Milovan Drecun, chairman of Serbia's parliamentary committee on Kosovo-Metohija, has shown Sputnik Serbia never-before-seen papers from a 2004 UN Interim Administration Mission in Kosovo (UNMIK) report on the so-called 'Yellow house' in northern Albania, a site alleged to have been at the heart of the illegal organ harvesting operation run by Albanian Kosovar mafias between 1998 and 2001. A copy of this report was obtained by a Serbian parliamentary working group collecting evidence of alleged war crimes committed by the Kosovo Liberation Army against the Serbian people.
The report, inconspicuously titled "Forensic Examination and Assessment in Albania," details, in dry, bureaucratic language, the International Tribunal for the Former Yugoslavia's request that the Office on Missing Persons and Forensics in Kosovo conduct an inspection of Yellow house and follow up on testimony based on eyewitness testimony that people were killed in the building and buried nearby after having their organs harvested.
"According to several witnesses, people should have been killed in a house outside Burrel in Albania and allegedly been buried in a cemetery in the same area," the report, written by UNMIK forensic investigators Hroar Fryenlund and Tom Grange noted. Investigators conducted examinations in the area between February 4 and 5, 2004.
Fryenlund and Grange's conclusion reads as follows: "Based on our examinations, in our opinion there was no conclusive evidence that persons have been bleeding as a result of criminal acts in the house south west of Burrel in Albania. However, there were reactions with Luminol as for blood in the kitchen and in the storage room (room #5)."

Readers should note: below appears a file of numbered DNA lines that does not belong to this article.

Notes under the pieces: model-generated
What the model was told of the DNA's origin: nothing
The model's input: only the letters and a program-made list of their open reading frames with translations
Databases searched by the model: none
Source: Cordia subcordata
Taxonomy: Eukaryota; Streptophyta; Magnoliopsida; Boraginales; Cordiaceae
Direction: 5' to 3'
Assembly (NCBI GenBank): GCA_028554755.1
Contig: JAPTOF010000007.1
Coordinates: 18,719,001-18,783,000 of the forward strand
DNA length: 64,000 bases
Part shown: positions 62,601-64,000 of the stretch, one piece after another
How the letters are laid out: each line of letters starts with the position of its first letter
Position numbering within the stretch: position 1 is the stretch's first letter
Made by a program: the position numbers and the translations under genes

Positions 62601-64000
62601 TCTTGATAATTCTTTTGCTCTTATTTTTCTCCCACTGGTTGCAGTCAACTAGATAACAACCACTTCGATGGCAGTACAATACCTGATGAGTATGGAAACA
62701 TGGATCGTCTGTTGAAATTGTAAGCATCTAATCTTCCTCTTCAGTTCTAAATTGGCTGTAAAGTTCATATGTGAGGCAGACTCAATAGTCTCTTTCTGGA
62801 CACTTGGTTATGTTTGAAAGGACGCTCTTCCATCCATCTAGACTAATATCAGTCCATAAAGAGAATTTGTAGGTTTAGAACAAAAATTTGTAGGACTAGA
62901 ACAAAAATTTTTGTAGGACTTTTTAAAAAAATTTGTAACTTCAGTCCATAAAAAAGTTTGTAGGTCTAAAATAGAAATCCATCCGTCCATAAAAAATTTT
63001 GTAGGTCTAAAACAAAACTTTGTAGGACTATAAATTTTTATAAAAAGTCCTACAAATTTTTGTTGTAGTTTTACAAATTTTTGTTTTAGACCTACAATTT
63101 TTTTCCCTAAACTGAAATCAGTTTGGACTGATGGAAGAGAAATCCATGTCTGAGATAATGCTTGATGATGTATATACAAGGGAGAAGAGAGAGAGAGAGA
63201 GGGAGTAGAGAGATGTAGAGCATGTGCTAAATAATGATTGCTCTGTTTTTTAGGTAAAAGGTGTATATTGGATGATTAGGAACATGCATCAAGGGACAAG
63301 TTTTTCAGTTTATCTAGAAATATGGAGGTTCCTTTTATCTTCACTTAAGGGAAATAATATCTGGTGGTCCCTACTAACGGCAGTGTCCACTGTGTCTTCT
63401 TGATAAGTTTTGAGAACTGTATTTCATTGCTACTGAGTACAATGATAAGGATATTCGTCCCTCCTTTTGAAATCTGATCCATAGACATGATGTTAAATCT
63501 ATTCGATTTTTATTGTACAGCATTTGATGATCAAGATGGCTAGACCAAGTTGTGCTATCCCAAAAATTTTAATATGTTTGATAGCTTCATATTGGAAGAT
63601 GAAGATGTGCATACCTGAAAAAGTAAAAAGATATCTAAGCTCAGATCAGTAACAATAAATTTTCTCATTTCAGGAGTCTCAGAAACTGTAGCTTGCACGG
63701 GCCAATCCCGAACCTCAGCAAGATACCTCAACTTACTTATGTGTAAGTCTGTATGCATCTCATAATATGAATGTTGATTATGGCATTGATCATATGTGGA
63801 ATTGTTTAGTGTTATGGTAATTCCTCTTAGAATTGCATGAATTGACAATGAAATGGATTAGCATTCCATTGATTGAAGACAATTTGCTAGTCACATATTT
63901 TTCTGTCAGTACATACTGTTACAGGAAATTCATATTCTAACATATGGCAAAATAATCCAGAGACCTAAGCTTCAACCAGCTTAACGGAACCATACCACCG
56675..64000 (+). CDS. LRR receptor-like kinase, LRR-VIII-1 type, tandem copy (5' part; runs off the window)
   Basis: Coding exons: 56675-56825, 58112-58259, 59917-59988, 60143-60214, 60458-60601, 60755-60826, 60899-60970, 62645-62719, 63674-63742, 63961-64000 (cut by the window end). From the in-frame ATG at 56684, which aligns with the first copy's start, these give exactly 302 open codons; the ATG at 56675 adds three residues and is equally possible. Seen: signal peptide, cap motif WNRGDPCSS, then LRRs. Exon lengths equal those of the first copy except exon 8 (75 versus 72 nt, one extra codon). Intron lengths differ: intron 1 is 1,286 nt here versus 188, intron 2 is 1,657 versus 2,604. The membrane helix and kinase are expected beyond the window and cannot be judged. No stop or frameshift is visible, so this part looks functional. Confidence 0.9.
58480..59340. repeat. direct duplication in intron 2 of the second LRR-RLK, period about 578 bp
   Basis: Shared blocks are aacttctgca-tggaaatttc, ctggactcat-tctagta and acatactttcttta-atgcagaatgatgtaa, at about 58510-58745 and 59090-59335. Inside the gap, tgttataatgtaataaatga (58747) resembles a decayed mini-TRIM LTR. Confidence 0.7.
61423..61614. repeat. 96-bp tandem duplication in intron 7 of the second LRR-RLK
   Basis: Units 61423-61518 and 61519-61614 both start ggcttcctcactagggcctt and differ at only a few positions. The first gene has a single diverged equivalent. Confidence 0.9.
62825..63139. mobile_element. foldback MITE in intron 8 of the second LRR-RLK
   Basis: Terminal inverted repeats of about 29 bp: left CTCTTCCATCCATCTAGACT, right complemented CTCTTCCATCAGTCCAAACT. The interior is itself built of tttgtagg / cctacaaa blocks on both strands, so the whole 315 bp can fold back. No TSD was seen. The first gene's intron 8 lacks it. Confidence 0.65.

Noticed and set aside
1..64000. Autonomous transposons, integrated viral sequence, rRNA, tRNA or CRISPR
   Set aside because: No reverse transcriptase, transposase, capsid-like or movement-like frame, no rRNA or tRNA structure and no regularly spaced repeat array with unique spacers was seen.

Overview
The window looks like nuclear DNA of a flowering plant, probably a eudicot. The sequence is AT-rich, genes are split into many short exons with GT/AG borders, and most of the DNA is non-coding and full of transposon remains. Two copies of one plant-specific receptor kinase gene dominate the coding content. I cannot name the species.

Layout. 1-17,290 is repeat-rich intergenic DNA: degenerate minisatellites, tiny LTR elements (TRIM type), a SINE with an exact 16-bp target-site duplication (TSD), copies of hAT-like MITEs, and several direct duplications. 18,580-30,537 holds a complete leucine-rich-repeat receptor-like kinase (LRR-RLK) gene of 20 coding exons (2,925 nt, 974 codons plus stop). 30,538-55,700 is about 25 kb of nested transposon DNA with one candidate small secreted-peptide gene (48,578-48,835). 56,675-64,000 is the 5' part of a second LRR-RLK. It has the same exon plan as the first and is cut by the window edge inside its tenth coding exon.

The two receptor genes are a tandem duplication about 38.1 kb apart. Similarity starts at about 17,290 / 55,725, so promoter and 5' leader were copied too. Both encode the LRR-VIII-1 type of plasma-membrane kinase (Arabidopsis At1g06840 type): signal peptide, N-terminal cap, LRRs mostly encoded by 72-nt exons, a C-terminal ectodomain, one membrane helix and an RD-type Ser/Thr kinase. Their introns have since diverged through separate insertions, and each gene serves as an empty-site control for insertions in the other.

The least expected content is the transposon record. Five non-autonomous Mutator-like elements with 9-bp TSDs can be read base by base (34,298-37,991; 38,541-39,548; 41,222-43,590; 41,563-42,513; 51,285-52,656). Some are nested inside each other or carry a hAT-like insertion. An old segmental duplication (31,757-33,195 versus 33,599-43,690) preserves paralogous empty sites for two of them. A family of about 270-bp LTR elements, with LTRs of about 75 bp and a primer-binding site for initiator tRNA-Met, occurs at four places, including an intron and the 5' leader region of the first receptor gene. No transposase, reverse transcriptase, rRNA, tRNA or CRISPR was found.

More significantly, the report includes a detailed description and photographs of the house's rooms, as well as the territory surrounding the property, as well as the instruments and tools used in the probe, showing what look like obvious bloodstains in the wood floors in one of the rooms, as well as odd land formations around the house.
Speaking to Sputnik, Drecun explained that the Special Prosecution Office for Kosovo Liberation Army Crimes, created in 2017 after the dissolution of the Hague Tribunal, can use this report as part of a broader investigation on the suspected illegal trafficking in human organs which Serbian investigators have accused senior KLA officials of engaging in for decades.
Alongside the 2004 UNMIK, Drecun referenced a second report with more information on Yellow house. "This report is dated October 2003, and documents a meeting between the chief of the investigative department of the Hague Tribunal and Eamon Smith, the head of the UNMIK's Justice Department, mentioning eight Albanian eyewitnesses with information about human organ trafficking."
"Four of them are said to have participated in organ transplants on at least 90 Serbs and members of other nationalities in prisons in northern and central Albania. Another three brought prisoners to a clinic. Two others are said to have taken part in transporting body parts and organs to Rinas airport near Tirana. The entire logistical and surgery operation was carried out with the full knowledge and support of mid-level and senior officials of the Kosovo Liberation Army, as well as the Albanian Secret police, then under the control of ex-premier Sali Ram Berisha," Drecun explained.
Speaking to Sputnik about the UNMIK investigation document, Zoran Stankovic, a medical doctor who served as a witness at many trials at the Hague, including as a defence witness for former Bosnian Serb general Ratko Mladic, said that it is now essential to carry out an expert assessment of the report to establish whether it can be used by international institutions to initiate criminal proceedings against known or unknown persons.